Sunday, 26 June 2011

Golden Glow

  As I mentioned in the previous post, I had been wondering what had been using a hole down just about the high water mark on the beach. Well, by placing the camera there a couple of nights ago, I discovered two things and both for different reasons have put my mind at rest. If you look at the vid' below, you'll see what is using the hole..................

video

  This did surprise me for two reasons, firstly there are no droppings around the hole or on the grass which is most unusual and secondly, as you can see the hole is at the edge of the beach, so, on very high tides the hole would get flooded - perhaps this their 'summer' residence ! The other thing I learnt from using the camera is how many video clips it can really hold. Over the last couple of weeks, the average maximum number of clips has been around 28 - until this last occasion. From around 8pm in the evening until 8am the following morning there were 250 thirty second videos of these rabbits going about there nightly business, that's a lot of short films to go through.

  With that sorted, I put it back to the usual place around 9pm only to see that an otter had been there early in the evening - as it had left some fresh tracks in the ever diminishing small freshwater pool. However, it did come back again later in the evening...............

video
Spraint marking

  Finding Otter where otters spraint mark is usually pretty easy - especially in the summer - as the grass is usually much lusher and greener due to the abundance of natural fertilizer !

 On Friday (June 24th) I had a few hours out on my own again and took a look up north to see if the S-t Lark was still around. It was, but due to the sunshine there was an obvious heat haze coming up from the road down to Lamba Ness where the bird likes to feed. I did get a few pics of several other birds including a very close Whimbrel that was feeding close to the track. What was a surprise was that there were 6 birds in total which I thought was unusual for the time of year - they should be well into breeding now. My thoughts were that they were either late returning non-breeders or non-breeders migrating early, a cause for concern either way. There is an RSPB guy doing a Whimbrel survey up here at the moment and apparently the numbers have crashed since last year..........................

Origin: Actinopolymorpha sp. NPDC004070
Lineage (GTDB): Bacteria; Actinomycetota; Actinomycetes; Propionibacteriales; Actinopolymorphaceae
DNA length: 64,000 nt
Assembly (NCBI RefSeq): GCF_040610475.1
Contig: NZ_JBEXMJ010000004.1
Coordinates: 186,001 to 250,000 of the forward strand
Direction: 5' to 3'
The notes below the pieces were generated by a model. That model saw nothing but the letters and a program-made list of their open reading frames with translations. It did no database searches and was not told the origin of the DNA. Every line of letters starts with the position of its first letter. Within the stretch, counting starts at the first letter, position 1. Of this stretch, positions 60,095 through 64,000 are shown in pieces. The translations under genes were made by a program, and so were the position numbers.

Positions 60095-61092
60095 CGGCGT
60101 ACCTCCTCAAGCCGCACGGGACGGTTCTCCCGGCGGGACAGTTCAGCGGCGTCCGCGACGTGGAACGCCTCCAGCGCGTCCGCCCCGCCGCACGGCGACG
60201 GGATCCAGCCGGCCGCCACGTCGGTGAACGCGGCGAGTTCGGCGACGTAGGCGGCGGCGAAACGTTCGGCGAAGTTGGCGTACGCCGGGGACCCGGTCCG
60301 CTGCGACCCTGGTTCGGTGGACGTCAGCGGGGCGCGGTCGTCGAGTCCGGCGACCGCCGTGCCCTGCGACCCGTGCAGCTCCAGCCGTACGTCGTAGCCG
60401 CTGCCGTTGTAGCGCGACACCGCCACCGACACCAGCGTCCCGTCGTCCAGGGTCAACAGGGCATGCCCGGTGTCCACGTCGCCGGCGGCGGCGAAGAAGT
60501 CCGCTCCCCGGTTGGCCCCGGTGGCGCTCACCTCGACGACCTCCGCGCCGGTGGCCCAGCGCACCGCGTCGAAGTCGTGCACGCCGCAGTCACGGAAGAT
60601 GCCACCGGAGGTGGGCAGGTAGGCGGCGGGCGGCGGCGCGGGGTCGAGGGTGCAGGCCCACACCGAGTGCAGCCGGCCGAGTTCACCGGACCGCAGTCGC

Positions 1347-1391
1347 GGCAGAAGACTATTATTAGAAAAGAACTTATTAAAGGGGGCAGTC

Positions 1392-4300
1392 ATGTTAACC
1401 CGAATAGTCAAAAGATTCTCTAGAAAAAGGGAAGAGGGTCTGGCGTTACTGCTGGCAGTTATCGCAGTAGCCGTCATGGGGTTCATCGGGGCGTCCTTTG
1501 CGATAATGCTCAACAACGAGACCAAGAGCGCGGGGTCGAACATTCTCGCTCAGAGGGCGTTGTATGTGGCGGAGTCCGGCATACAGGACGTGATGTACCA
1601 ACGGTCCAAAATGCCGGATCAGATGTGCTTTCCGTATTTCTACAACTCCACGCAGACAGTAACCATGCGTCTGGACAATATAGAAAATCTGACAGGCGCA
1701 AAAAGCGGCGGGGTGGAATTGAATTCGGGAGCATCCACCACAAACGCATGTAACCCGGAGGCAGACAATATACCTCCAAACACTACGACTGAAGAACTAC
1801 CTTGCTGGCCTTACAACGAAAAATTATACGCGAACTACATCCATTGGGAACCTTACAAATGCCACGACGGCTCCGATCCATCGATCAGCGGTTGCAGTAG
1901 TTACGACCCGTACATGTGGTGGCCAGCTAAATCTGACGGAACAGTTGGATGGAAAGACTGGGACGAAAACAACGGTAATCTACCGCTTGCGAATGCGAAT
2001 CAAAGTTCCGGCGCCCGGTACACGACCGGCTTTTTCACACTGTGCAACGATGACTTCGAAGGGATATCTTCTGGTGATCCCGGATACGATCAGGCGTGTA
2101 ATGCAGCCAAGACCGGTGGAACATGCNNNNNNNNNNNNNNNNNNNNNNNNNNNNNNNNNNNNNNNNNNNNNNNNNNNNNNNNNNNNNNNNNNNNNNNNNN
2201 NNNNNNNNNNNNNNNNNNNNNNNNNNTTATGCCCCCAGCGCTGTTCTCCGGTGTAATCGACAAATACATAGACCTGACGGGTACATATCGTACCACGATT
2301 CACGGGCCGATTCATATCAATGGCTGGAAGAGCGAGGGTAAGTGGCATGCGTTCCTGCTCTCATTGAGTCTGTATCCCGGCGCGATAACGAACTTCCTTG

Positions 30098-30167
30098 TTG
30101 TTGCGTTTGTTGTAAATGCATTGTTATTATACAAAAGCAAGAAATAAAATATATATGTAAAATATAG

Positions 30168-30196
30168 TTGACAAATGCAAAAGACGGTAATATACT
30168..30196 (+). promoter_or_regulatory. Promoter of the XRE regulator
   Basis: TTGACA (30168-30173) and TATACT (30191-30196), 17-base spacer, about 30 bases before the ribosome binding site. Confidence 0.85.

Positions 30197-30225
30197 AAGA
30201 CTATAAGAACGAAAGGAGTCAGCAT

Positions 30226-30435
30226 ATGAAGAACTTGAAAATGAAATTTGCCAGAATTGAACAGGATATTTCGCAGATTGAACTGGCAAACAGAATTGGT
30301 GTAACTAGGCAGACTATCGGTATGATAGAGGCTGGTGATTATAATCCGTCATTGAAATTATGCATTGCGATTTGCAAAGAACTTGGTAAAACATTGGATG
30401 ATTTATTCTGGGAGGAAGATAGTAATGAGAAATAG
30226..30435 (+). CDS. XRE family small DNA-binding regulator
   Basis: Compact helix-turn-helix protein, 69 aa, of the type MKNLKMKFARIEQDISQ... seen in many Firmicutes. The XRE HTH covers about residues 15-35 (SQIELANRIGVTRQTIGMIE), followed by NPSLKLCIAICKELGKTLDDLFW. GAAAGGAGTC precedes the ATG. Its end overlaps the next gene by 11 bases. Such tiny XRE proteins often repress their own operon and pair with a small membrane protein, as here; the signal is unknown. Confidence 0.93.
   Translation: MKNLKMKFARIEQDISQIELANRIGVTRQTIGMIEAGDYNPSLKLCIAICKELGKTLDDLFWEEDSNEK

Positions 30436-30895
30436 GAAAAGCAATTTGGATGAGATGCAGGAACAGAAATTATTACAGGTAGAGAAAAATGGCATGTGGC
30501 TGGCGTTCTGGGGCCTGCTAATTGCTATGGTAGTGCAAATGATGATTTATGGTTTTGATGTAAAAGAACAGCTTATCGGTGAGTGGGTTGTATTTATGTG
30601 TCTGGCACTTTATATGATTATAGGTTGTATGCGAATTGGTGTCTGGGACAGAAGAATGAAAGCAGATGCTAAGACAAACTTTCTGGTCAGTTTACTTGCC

Whimbrel full frame, un-cropped, 500+1.4

  As we are now in the 3rd week of June, there are a lot of young birds around. This bird below is a young Wheatear, taken from the car again un-cropped and is a bit  too close................

Young Wheatear

 Later on in the evening, I headed out again as it looked like it could be a good sunset. Going first over to Lamba Ness, I could see there was a large bank of cloud on the northern horizon - no shots of the sun sinking below the horizon tonight then. Coming back, I did stop briefly to take a few pics of the back-lit cotton grass - all it needed was a silhouette of a Bonxie or something to finish it off....

Cotton Grass

  I then decided to head off up to Saxavord hill for the evening glow on some Bonxies or maybe a Golden Plover. Graham had mentioned here of Golden Plover up there so that reminded me to take a look. Sure enough, right by the roadside there was a pair of Goldies in the glow of the evening sun. Once I'd stopped the engine, the birds went back to feeding etc and didn't seem bothered by me at all. Eventually the male came right by the car and once again it was too close to get all of the bird in the frame............

'Golden Glow'

Full frame, uncropped

  Whilst sitting there watching the plovers, I also had a lovely Meadow Pipit close by the car in lovely lighting which I've often heard described as the 'Golden Hour' - this evening it certainly was.......

Meadow Pipit at around 9.45pm

  Alas, I didn't see the sun set as it disappeared into the cloud about 30 minutes before it was due, although it was a cracking evening.

                Robbie


Wednesday, 22 June 2011

Quick Turn Around

    Well that was a bit of a b***er, I'd just spent an hour typing out the blog when it all disappeared (and wasn't saved)! Hey ho, start again.

  After returning from our stay at Sumburgh lighthouse, I had a few hours to sort myself out before heading off the following day to Dunkeld in Perthshire with four pupils and two teachers for 5 nights away. Uyeasound school had been doing some archaeological projects involving Scotland's Rural Past and had been invited to attend the final conferance to give a presentation about their work. So, on Thursday 16th June, we set off for the Northlink ferry for the over night trip to Aberdeen. The sailing went well and arrived at just after 7am on a bright sunny morning..................

 Arriving in Aberdeen

 The journey down to Birnham/Dunkeld went without a hitch thanks to some great travel planning back at Uyeasound during the past few weeks. On arriving there however it was now raining. The following day was spent most of the time at the Birnham Arts Centre however, I did get to the pub to meet up with a good friend of mine for a beer or two...................

The Uyeasound free standing display